-Becomes the top-rated syndicated game show for the first time since November 1983
– Also: Inside Edition beats ET for first place in magazine genre
Well, look who’s back at No.1…
Debmar-Mercury’s Family Feud, the venerable game show which survived numerous host changes since its return in 1999, has finished as the top-rated syndicated game show and top-rated strip for the first time in 32 years.
For the week ending June 20, the Steve Harvey-hosted game show topped all daily first-run strips with a 6.1 household rating, pulling ahead of Wheel of Fortune (6.0) and Jeopardy (5.9), marking the first time since November 1983 that Feud – when it was hosted by Richard Dawson, beat archrival Wheel – which was cleared in only 40 percent of the country and didn’t air in New York or Chicago yet. ABC-owned WLS began airing Wheel at 6:30 p.m. since January 9, 1984.
It also marks the first time Debmar-Mercury finished in the top spot with any show.
And Feud is coming off a spectacular premiere of its Celebrity edition on ABC Sunday night, scoring a 2.4 adults 18-49 – the highest rated non-sports program of the week.
Keep in mind however, Wheel and Jeopardy were preempted or delayed in many markets – especially in Mountain and Pacific time zones due to NBA Finals and Stanley Cup games.
Wheel has dominated syndication throughout most of its existence, but has been dethroned in recent years by other shows – notably Judge Judy. Wheel’s had a streak at the top in its early years, snapped by Star Trek: The Next Generation in 1991.
This is a measure of revenge of some sorts for Feud, which was knocked off by Wheel in the Nielsen ratings in early 1984, despite not being fully cleared in the rest of the country. When Jeopardy premiered later in the year, Feud wound up finishing third behind both King World game shows and despite ranking in the top ten, then-Feud syndicator Viacom (which is now CBS Television Distribution – the current distributor of Wheel and Jeopardy) pulled the plug after the NBC-Owned stations declined to renew the show, while ABC canceled the daytime version.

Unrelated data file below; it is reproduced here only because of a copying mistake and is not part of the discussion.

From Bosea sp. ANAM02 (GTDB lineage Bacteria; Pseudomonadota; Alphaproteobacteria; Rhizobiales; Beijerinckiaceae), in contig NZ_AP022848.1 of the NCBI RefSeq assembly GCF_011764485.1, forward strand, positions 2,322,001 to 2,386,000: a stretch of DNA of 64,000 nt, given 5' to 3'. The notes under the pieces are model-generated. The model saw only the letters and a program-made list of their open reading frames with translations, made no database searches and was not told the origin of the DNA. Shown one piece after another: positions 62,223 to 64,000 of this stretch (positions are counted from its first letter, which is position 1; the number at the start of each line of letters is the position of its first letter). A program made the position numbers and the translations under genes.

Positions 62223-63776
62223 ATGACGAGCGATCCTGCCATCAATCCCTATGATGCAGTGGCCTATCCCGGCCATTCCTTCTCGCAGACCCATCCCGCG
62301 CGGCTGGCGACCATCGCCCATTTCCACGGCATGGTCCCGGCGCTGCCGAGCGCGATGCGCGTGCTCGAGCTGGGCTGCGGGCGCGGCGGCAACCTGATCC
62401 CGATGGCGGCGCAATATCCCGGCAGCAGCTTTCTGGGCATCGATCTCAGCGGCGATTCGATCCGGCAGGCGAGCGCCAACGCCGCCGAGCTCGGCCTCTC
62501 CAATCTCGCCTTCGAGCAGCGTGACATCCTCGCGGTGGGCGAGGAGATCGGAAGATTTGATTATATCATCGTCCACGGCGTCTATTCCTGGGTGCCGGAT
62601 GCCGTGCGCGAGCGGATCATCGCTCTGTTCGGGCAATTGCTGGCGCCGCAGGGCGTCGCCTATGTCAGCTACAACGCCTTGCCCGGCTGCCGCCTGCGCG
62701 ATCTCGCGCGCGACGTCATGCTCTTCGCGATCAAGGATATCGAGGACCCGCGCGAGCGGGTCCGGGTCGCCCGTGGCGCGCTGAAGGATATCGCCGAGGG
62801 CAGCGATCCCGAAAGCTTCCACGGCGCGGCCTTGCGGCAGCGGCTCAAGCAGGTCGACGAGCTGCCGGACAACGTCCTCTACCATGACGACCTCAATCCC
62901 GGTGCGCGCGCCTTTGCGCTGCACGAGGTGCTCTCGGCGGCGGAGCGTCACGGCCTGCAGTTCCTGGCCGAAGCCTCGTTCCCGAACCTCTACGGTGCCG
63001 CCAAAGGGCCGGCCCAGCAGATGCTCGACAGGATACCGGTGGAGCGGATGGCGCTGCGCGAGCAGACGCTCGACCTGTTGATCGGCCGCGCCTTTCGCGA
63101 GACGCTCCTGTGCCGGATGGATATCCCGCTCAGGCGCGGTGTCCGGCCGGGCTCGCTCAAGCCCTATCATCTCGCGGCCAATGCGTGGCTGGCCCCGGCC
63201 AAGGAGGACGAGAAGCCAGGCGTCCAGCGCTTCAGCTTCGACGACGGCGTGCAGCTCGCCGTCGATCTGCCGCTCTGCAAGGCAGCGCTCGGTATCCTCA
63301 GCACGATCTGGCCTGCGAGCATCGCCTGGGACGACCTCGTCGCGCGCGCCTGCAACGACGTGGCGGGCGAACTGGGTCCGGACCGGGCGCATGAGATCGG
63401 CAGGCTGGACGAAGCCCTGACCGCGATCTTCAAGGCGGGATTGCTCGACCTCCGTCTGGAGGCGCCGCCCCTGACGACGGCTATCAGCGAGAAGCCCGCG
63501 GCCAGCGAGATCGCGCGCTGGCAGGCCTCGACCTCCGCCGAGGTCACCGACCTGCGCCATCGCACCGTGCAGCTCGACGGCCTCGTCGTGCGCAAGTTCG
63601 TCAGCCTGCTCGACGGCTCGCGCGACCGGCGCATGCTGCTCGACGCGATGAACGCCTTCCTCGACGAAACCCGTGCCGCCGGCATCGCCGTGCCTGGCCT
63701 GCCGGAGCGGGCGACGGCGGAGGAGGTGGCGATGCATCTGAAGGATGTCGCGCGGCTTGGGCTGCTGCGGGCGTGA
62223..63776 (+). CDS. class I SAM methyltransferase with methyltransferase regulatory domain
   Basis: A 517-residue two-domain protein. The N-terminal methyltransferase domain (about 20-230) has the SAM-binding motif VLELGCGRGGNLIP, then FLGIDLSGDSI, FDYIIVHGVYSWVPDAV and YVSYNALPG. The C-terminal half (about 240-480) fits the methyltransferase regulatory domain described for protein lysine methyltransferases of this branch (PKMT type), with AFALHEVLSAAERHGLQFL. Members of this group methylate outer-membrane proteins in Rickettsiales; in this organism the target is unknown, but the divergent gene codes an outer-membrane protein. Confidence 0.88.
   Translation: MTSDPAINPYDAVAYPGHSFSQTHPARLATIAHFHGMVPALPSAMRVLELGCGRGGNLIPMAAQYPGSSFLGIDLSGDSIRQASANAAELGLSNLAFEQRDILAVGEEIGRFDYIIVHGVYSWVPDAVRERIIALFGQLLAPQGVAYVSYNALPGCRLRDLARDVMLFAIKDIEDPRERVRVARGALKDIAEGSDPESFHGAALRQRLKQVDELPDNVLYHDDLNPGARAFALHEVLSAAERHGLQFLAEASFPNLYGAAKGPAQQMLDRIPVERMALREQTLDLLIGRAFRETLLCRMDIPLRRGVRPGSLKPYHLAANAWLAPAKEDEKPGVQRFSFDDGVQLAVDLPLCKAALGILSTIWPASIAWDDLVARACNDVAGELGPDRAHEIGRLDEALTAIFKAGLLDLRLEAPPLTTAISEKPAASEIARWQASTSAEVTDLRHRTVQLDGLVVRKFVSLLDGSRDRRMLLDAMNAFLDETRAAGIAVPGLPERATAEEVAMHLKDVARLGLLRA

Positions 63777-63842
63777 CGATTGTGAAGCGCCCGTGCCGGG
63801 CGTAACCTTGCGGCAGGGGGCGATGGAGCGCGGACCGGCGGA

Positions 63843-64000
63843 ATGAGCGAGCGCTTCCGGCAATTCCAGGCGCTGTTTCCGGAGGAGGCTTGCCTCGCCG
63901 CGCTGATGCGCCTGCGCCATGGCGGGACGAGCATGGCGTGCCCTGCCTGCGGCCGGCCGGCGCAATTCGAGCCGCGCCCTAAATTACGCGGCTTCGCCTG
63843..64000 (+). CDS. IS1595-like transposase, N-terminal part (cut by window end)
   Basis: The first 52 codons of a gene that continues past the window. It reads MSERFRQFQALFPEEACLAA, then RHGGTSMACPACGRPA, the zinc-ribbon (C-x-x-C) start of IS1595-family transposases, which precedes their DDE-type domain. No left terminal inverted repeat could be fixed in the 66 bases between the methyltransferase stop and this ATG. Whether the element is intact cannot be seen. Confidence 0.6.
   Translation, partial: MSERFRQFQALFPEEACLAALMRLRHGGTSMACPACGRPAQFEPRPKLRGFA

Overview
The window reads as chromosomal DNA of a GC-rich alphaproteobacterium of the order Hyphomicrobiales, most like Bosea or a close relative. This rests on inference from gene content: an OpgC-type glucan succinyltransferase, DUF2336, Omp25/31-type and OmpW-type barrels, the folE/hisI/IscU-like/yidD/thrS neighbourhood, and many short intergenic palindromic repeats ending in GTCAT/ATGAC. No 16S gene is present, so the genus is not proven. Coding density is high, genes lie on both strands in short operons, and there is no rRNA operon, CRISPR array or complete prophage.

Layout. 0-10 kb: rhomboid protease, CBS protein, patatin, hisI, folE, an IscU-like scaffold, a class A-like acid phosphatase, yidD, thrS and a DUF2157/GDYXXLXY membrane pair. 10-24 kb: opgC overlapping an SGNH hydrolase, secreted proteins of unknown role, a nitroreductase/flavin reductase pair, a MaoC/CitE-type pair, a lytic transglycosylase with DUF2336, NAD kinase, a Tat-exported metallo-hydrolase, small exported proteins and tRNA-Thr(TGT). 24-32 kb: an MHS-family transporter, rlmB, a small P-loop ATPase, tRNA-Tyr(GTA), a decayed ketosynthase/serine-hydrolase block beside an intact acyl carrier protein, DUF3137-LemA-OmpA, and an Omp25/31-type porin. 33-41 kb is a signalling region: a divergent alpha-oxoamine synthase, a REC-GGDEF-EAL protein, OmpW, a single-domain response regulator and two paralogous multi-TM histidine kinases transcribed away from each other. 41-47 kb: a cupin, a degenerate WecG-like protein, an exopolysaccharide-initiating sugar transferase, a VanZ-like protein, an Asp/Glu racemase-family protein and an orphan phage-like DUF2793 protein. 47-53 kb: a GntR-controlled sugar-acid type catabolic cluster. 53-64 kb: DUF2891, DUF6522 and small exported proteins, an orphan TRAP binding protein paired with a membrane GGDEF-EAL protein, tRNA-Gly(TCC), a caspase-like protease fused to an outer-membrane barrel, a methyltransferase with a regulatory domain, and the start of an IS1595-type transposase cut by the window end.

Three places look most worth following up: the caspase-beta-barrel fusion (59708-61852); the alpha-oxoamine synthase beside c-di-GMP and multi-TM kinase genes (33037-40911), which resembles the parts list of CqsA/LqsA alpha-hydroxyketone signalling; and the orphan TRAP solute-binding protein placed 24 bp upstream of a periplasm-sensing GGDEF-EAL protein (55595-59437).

After getting decimated by Wheel on WLS-TV, WMAQ, Chicago’s NBC O&O, moved Feud from its longtime 6:30 p.m. prime access slot to 1:30 a.m. in September 1984 to make room for that hot new programming concept, Name That Tune. WMAQ and other NBC-owned stations returned Feud to access in 1988 to similarly disastrous results, though this version with Ray Combs would last six seasons.
Feud returned to access last September over Fox-owned WPWR, which aired the last three seasons of Combs’ era, the unsuccessful return of Dawson in 1994, and the first season when it returned to syndication five years later.
Meanwhile, another surprise emerged in the weekly syndication ratings. Entertainment Tonight – which had a long streak as the top-rated magazine show, was toppled by Inside Edition by a score of 2.9 to 2.8. This has to be a historic low for the 34-year old show, which lost ground over the years to newer, competing programs in the genre – especially TMZ, Dish Nation, Extra, and Access Hollywood, which attract younger audiences than ET.
This past week, Inside Edition and its host, former WMAQ anchor Deborah Norville were in Chicago and Wrigley Field to shoot some segments. Edition airs locally at 3 p.m. on WLS.
Both ET and Inside Edition are syndicated by CBS Television Distribution. Like Wheel and Jeopardy, Edition is a former King World show.
Overall, Litton’s weekly E/I block Weekend Adventure, which targets kids and adults, topped all comers in syndication with an eye-popping 6.7 rating.